Hold on, let me check my calendar. Ah, excellent, it's 2004. A whale just exploded in Taiwan, water has been confirmed to once have existed on Mars and the Static Shock cartoon series has just wrapped up its four year run on the "Kids! WB" network (yes, they had an exclamation point in the middle of their name). Now is the perfect time for DC Comics to capitalize on Static's national publicity and give him his own comic book.
But wait, it's not 2004, it's 2011. So, seven years after the cartoon wrapped, DC finally decided the iron was hot enough to strike. Problem is, the iron is so cold it's frozen, striking it results in it shattering into a million pieces of useless crap. Pick up one of those frozen shards. Look it over. Congratulations, you've now read Static Shock #1.
Scott McDaniel and John Rozum "wrote" this comic, and McDaniel, not content with the crime he'd committed against storytelling on the verbal end, decided to compound his sins by drawing it as well. McDaniel, along with "Green Arrow" artists George Perez and Dan Jurgens, as well as "Detective Comics" creator Tony Daniel, are part of a growing trend at DC Comics. They're all artists turned writers, and in the weeks to come, the DC Reboot will have even more of them. They mostly suck at writing, and some of them even suck at drawing (that'd be our boy McDaniel). The proliferation of these guys is mystifying, especially given how crappy this particular comic is.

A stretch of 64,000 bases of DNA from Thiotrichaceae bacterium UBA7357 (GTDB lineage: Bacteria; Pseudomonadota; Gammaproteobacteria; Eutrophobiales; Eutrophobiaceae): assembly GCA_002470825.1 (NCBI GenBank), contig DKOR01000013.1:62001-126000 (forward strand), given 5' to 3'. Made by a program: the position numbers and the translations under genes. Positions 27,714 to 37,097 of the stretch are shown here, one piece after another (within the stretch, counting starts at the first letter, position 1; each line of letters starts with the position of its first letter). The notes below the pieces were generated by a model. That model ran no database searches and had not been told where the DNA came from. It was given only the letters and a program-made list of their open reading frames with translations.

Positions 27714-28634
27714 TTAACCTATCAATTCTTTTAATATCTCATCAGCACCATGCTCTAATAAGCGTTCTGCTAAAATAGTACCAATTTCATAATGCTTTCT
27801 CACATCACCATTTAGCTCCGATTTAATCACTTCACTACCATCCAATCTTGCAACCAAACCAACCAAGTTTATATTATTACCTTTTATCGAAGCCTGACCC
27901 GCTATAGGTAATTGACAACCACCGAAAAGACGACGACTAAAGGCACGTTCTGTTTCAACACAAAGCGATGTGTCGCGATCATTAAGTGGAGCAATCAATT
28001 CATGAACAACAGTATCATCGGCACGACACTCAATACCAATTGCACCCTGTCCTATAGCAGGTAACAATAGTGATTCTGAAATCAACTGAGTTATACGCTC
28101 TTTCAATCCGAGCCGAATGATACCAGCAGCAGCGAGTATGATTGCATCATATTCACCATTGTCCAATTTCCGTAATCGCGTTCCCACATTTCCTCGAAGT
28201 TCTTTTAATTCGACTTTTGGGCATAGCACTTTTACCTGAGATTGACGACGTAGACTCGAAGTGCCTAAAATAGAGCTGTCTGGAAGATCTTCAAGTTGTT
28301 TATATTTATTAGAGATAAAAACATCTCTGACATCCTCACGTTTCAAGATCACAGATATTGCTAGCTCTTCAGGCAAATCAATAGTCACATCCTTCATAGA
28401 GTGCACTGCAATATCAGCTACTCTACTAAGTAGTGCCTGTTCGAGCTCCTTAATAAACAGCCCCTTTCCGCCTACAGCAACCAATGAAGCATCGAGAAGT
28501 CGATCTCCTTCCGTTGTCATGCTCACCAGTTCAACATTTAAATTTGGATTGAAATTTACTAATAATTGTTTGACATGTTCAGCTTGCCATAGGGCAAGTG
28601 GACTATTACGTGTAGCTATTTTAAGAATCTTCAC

From start to finish, this comic makes me wish that old adage about masturbation making you go blind was true. If it were, I'd buy a gallon of CVS-brand lotion and never have to see another comic this crappy again. From the crap art (does McDaniel know that people are supposed to by symmetrical?) to horrendous dialogue ("Okay buddy, you asked for it, time to take the kid gloves off and put on the plasma gloves!") there's nothing good about this comic.
It's not just the execution though. Conceptual stuff, like Static having a holographic adviser named Hardware (a preexisting character from the DCU who gets no introduction/explanation) to Static having to pretend to be a juvenile delinquent to get an internship (taking one of the few minority characters in comics that hasn't been in prison/grown up in the hood/etc and making supporting characters assume he's a criminal), this comic failed before McDaniel and Rozum even started writing their script.
Buy again: What part of "I'd rather jerk myself into blindness" didn't you understand?
New readers: Nope, and it's a shame, because if this comic had been done seven years ago and with some actual care, you might've actually been able to get some cross-media-pollination going on.